the square garden of Henry the Poet.
Queen Eleanor's Garden
Winchester Great Hall, Winchester,
walled garden includes a tunnel arbor, a fountain and pool, and a
secluded herber; its plants are known to have been found in
medieval gardens. The garden's name honors two early queens who called
Winchester Castle home: Eleanor of Provence (1233-1291), wife of Henry
Eleanor of Castile, 1241-1290, wife of Edward I.
Saint Mary de Haura
Shoreham-by-Sea, Sussex, UK
The Norman church of St. Mary de
Haura dates to the early 1100s. Its "Mary garden,"
created in 2003 to mark its 900th anniversary, uses
plants with specific "Marian"
connotations. A second garden, the Hospitaller's
Garden, contains medicinal plants that would have been familiar
to the medieval Knights Hospitallers, a religious order devoted
to healing, and known to have been part of the medieval
community at Shoreham.
Near Crickhowell, Powys, Wales
History, with photos, of Tretower
Tretower Court, an early 14th
century defended house, replaced a much earlier stone castle,
its evolution from castle to home being clearly visible in the
remains of the castle. Its recreated gardens feature a flowery
mead, an orchard, and an herber.
Weald and Downland
Near Chichester, West Sussex, UK
The Weald and Downland Museum has
six period gardens, among
Bayleaf Garden, which recreates a late medieval garden of plants named in the 14th
century The Feate of
Gardening or the 16th century
Whittington Castle, Shropshire
The first mention of a garden at Whittington Castle dates to
1413: "a garden ditched around
with water on the north side of the castle." Work by
archeologist Peter Brown confirms the presence of a medieval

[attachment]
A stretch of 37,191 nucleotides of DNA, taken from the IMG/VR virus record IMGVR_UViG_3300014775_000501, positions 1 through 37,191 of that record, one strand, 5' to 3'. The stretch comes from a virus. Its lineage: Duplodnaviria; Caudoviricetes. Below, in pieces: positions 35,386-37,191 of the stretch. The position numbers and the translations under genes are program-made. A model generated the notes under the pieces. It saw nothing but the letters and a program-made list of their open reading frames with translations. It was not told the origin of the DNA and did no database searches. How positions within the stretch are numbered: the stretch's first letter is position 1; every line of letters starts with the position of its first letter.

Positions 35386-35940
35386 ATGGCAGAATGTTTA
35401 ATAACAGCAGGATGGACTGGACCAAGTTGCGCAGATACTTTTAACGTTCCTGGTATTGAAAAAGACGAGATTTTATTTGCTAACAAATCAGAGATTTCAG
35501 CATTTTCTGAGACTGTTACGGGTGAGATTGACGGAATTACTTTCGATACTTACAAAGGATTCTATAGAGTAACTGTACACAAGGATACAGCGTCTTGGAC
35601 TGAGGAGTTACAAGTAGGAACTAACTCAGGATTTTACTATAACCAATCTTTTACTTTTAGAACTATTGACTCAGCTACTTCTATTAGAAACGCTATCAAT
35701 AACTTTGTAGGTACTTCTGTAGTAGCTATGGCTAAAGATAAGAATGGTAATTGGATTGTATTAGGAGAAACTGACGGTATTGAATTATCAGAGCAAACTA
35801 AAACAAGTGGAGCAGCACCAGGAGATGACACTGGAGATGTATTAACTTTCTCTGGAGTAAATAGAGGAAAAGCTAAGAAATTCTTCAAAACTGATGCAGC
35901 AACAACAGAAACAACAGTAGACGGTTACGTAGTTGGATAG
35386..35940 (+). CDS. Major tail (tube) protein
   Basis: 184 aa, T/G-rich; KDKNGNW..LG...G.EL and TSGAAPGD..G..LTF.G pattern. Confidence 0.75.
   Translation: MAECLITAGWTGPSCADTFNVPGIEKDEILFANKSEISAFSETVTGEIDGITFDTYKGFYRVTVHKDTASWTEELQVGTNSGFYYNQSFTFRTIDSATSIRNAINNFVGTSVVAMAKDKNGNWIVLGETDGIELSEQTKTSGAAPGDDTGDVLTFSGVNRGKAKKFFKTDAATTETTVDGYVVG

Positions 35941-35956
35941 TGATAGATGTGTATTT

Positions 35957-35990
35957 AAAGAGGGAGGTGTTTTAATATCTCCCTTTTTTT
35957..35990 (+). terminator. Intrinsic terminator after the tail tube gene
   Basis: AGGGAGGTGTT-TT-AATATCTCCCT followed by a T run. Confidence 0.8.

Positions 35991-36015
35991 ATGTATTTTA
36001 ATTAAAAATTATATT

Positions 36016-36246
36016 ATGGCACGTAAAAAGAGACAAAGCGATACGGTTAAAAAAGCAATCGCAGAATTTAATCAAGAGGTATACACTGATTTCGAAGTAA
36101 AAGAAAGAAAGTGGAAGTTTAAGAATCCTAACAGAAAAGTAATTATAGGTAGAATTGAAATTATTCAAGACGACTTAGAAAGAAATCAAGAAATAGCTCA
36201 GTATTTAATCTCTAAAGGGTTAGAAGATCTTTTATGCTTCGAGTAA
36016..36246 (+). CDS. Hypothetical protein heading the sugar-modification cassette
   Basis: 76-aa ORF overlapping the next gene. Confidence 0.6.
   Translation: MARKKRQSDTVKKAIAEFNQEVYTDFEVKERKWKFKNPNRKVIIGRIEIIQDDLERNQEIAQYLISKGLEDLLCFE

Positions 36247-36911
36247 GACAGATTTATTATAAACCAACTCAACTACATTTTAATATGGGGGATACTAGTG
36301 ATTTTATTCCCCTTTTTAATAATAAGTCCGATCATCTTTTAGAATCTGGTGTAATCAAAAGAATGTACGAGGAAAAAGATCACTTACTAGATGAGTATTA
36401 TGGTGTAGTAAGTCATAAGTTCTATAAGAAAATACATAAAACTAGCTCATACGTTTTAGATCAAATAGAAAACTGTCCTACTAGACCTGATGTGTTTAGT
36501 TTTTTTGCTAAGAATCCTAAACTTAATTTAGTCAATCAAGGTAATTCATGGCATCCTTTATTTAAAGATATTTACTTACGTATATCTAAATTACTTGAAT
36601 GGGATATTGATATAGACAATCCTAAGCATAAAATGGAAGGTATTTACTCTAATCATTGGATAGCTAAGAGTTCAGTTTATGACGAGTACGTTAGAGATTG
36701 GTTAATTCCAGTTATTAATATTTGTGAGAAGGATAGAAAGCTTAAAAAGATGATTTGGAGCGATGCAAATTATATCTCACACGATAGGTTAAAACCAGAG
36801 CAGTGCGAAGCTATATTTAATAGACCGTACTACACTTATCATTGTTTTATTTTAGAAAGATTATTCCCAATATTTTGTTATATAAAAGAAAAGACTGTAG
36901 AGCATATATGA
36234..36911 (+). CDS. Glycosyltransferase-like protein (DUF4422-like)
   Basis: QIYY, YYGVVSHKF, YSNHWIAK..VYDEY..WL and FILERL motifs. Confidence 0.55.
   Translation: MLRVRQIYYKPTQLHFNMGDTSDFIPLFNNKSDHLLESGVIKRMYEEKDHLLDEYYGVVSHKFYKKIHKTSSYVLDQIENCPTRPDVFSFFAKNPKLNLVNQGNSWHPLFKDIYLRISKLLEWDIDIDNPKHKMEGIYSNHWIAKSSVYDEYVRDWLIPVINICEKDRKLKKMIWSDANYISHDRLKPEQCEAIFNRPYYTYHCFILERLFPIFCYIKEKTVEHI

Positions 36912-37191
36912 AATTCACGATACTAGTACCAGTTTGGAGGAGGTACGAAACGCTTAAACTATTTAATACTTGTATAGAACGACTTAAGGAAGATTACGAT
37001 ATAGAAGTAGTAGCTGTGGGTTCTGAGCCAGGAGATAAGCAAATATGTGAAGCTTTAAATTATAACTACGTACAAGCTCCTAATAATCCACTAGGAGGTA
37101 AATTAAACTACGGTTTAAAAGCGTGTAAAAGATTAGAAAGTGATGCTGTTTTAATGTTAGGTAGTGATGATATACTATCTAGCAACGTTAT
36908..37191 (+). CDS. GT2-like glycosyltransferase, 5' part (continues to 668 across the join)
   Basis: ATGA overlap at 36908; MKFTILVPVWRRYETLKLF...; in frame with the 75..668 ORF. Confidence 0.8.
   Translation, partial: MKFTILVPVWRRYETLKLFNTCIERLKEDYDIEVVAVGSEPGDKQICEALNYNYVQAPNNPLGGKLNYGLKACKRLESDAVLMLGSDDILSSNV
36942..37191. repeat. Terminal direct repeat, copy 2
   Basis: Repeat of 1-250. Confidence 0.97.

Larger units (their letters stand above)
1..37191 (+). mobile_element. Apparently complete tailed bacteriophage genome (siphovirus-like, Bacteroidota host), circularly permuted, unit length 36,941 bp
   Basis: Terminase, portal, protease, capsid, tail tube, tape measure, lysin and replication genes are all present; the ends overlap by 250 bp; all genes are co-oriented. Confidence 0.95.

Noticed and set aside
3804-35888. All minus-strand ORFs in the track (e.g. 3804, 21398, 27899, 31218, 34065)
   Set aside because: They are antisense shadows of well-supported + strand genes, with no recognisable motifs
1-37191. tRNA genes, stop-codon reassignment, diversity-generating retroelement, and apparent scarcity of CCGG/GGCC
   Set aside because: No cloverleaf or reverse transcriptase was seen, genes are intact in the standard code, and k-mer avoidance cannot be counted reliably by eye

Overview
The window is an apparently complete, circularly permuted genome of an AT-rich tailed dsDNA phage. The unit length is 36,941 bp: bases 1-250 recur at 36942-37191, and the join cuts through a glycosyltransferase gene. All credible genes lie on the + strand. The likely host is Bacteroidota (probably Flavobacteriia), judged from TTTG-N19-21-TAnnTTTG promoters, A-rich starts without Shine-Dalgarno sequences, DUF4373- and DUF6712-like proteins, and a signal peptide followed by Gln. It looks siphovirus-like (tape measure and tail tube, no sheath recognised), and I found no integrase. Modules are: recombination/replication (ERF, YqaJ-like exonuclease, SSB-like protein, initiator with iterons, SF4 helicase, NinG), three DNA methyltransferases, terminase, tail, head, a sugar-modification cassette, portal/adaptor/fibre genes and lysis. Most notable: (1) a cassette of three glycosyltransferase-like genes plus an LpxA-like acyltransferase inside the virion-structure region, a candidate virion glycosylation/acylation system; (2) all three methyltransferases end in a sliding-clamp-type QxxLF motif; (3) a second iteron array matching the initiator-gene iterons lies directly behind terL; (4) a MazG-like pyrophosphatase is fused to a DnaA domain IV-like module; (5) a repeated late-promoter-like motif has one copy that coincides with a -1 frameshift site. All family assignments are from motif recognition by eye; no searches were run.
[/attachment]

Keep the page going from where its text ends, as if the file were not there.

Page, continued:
suggests its design and function. This garden has
not, as yet, been developed as a re-creation, but the site is
nonetheless interesting to explore.
France: Medieval garden re-creations
More photos and commentary
Begun by Augustine canons in 1167,
this beautiful Romanesque abbey has a wonderful
with more than 200 medicinal, culinary, aromatic, and magical
plants, surrounded by an evocative cloister walk.
Saumur, Maine-et-Loire, France
Founded in 1100, Fontevraud Abbey
was a dual house, both monastery and a nunnery, but its
head and its senior officers had always to be women. It was
beloved by the Plantagenet family, and is the final resting
place of Eleanor of Aquitaine, her spouse Henry II, and
their son Richard the Lionhearted. The recently restored abbey
is home to beautifully re-created medieval monastic vegetable
and herb gardens.
Royaumont Abbey was
built in the 1200s, its cloister garden restored in 1912,
and its other gardens re-created a century later to
reflect the writings of Germanic author, mystic,
visionary, and abbess Hildegarde von Bingen (d.1179).
This priory was founded in 1107
d'Arbrissel, who was also a patron of Fontrevauld. The re-created priory
gardens include an orchard labyrinth, a pergola, and a cloister
garden reminiscent of the early "paradise" gardens.
The Cloisters Museum
The Metropolitan Museum of Art
created the Cloisters by assembling medieval European artifacts
and architectural elements dating from 1100 to 1500. The gardens
are an integral part of this remarkable museum.
Garden of Santa Clara University
Santa Clara, California
A recreation of a medieval herber, including a tunnel arbor, a
hortus conclusis, and geometrical beds where edible and decorative
plants mixed together.
on recreated medieval gardens, most from the later Middle Ages,
visit Gardendesigns.com and page down to "Chapter
3 - Medieval gardens in the British Isles."